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IF YOU DON’T HAVE ANYTHING NICE TO SAY by Leila Sales – The hardest review I’ve ever written
May 1st, 2018 by Liza Wiemer

 

This provocative and relevant young adult novel is about Winter, a one-time National Spelling Bee Champ with a bright future ahead of her. That all changes after she haphazardly writes a racially offensive tweet that she thought was a harmless joke. What unfolds is a barrage of Internet shaming and rejection from her community and closest friends. Winter seeks to redeem herself, but first must come to terms with what she wrote and understand why there was so much backlash.

Deep breath. This is not an easy book to read and not an easy book to review. By far, this is the hardest review I’ve ever written. There are going to be people who despise this book, want to tear it to shreds, throw the book against the wall. There will be people who will read the first 10 pages and stop. I understand. I wanted to give up on it. This novel is painful! Really painful, so please if you’re struggling with it and you’re hurting, take care of YOU! It sits too close to home. We’ve watched this scene unfold way too many times on social media, and Leila Sales was brave to write about it. Brave, brave, brave, BRAVE!!!!!!!!!!!!

What I’m going to say next is very painful for me. I admit, I struggled. I put this book down. Winter Halpren (the MC) is NOT my kind of people. I don’t know anyone like her, and personally, I wish so much that her faith wasn’t a part of this story. This hurt, really, really hurt. When you’re a part of 0.2% of the world’s population and have experienced personally the most horrific hate and anti-Semitism, in my mind it felt like adding fuel to those who have hate in their hearts, just another reason to despise us.

Set that aside…Winter is a seventeen-year-old girl. I’m glad I read about her. And I know there’s much more to her than what’s on the pages. This novel has many, many, many layers. It will evoke emotion.

Here’s the thing…

Winter posted a despicable, inexcusable racist comment. She paid for it and deserved everything she lost. But I also ached for her. Because damn it! She’s seventeen. What she did online was the worst of the worst of F@#!#!!ing up!!!!

This book brought tears to my eyes. Tears of anger over what she did, tears of frustration for not recognizing the pain she caused and for focusing on her own pain, and yes, tears of compassion.

I was angry with Winter. I hurt for Winter. Maybe that’s the mom in me.

I’d like to bring up forgiveness. Some people will say that Winter should pay for the rest of her life. She unredeemable. Evil incarnate. Her sincerest of apologies will never be enough. Losing her dream is not enough. Losing a national title for something she worked hard for is not enough. It will never ever ever ever be enough. For what she wrote, she should DIE! (Better yet, she should kill herself.) Oh my gawd. No. No! That’s not okay, but there are people who really say these things to others online.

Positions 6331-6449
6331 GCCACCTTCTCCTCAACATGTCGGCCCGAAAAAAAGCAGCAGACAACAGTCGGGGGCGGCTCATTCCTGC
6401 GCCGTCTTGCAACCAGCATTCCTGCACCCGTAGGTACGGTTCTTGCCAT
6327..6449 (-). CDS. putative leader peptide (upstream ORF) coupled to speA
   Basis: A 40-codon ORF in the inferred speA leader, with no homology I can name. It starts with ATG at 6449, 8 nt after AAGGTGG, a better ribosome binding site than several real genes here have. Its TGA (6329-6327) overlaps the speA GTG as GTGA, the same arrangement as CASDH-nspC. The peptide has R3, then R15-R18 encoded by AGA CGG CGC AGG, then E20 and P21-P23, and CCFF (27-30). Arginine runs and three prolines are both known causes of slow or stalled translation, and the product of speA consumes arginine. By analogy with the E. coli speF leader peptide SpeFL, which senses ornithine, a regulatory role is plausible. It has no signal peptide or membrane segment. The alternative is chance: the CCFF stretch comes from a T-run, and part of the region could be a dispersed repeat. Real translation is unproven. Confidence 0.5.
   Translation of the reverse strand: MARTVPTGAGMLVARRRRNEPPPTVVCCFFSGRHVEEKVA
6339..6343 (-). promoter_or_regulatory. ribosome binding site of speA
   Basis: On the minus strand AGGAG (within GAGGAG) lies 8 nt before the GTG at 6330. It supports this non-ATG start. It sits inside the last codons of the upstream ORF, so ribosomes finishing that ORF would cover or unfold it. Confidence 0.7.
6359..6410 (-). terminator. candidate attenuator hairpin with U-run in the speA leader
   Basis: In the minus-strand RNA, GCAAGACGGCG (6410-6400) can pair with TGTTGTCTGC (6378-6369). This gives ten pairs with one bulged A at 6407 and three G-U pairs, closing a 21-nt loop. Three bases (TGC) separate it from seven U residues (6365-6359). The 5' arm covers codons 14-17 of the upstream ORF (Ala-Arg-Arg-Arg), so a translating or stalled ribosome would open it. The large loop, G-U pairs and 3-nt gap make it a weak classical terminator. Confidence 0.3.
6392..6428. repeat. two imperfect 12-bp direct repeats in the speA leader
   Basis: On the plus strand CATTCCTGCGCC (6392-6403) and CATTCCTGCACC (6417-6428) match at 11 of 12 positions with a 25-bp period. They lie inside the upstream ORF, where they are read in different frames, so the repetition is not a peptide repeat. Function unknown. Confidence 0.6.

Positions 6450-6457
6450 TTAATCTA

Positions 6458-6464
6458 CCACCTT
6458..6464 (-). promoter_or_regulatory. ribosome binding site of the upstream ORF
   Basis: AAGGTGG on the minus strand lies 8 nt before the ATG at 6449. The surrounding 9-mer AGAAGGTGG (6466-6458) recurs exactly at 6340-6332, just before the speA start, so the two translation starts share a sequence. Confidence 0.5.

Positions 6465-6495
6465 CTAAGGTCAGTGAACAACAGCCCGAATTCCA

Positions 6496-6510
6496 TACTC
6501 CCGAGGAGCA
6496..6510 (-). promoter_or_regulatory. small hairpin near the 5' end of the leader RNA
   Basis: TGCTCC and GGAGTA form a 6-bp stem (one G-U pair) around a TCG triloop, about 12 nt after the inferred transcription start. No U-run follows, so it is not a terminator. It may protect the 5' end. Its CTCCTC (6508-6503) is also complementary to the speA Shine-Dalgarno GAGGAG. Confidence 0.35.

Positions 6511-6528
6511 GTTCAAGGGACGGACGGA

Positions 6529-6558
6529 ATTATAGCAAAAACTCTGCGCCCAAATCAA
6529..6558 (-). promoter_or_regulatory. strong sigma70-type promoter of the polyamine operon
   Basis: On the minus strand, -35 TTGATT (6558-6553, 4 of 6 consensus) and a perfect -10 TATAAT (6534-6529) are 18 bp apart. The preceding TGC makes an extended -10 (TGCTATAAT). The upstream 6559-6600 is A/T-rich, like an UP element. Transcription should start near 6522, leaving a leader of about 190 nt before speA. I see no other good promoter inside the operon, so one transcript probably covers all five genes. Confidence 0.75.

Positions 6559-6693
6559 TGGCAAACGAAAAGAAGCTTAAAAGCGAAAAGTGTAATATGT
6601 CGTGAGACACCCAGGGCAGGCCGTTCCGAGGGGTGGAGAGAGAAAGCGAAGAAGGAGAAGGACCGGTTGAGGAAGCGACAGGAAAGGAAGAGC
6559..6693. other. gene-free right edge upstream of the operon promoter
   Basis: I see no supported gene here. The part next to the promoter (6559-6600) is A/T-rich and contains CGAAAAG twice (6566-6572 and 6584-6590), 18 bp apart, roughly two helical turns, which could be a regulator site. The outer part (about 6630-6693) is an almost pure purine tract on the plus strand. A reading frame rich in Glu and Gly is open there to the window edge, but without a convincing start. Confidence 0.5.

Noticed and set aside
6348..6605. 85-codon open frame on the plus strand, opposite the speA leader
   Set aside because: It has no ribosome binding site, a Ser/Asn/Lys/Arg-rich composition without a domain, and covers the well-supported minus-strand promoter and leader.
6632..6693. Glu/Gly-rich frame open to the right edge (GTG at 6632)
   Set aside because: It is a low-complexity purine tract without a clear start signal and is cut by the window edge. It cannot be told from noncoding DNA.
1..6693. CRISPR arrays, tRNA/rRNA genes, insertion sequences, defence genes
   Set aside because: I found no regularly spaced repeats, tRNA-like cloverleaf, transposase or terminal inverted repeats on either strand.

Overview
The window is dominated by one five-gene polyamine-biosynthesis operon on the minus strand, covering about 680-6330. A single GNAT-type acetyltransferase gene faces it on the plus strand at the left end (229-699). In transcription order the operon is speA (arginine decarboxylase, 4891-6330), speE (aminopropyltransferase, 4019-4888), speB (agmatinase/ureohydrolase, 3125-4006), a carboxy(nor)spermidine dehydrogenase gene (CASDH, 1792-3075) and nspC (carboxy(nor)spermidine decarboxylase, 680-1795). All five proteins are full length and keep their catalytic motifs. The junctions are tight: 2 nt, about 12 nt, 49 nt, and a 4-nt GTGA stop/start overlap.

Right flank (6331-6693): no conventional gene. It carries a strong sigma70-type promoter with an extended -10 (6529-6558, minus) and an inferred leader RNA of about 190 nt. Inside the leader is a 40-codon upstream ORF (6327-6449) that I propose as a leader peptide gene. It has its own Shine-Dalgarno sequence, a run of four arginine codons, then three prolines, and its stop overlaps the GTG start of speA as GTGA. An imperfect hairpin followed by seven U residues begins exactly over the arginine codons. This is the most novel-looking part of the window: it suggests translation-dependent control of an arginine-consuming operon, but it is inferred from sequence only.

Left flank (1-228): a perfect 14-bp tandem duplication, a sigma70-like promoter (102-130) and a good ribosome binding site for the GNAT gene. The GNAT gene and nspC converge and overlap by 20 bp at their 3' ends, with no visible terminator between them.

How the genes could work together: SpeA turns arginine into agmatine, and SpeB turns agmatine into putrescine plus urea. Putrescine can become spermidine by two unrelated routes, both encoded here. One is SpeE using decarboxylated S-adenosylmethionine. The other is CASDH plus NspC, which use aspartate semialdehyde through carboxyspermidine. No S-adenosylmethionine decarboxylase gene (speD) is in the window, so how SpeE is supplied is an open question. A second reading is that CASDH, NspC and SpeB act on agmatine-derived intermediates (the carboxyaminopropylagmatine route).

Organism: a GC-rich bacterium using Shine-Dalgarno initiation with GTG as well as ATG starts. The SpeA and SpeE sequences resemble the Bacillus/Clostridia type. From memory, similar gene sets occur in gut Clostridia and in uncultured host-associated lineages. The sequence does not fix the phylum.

This is a novel that I believe will allow us to examine our beliefs on forgiveness. (Regarding Jason, a character in this novel. Thank you, Jason, for your big heart and for seeing the good in Winter.)

Obviously, I don’t speak for anyone but myself. But I believe that people can learn from their mistakes. I believe that Winter has a lot more growing up to do. And I believe that she has the ability to take what she’s done and add goodness to this world. There are no easy answers.

I hope that the anger, frustration, and all the other emotions a book like this brings up will be utilized for good! That we take it and vow to be a little kinder, a little more compassionate. That we take time to get to know others and hear a sliver of their story. That’s just a start. We can, we must be more. This world needs it.

Leila Sales was brave enough to open the window or hold up the mirror. This book takes you on an emotional journey. You can’t help but respond, react, feel. I hated what Winter did, despised what she did with every ounce of my soul, but I also found compassion for her. That says something big about Leila’s writing.

So, if you’re wondering if you should read this book, I can’t tell you. All I can say is that I’m glad I read to the very last page.

I can imagine that this was probably the hardest book Leila has ever written. She was brave to take this on. She’s brilliant writer. No, this wasn’t an easy book at all. Not at all.


2 Responses  
Joli writes:
May 3rd, 2018 at 9:24 am

I haven’t read If You Don’t Have Anything Nice to Say yet, but I just read your review and I am in tears. Seriously.
I’ve only read a couple of Leila’s books and I didn’t have this one on my radar, but it is now because of your review. I think it’s necessary to read the tough books – the flawed characters, the books that make us think, the books that are difficult for us to read. These books definitely aren’t go-to reads for me, but I don’t dismiss them entirely. And of course, if a book makes me uncomfortable, I give myself permission to put it down.

Thank your for sharing this review.

Liza Wiemer writes:
May 3rd, 2018 at 12:08 pm

Joli, I love your response! Thank you so much for your thoughtful comment.

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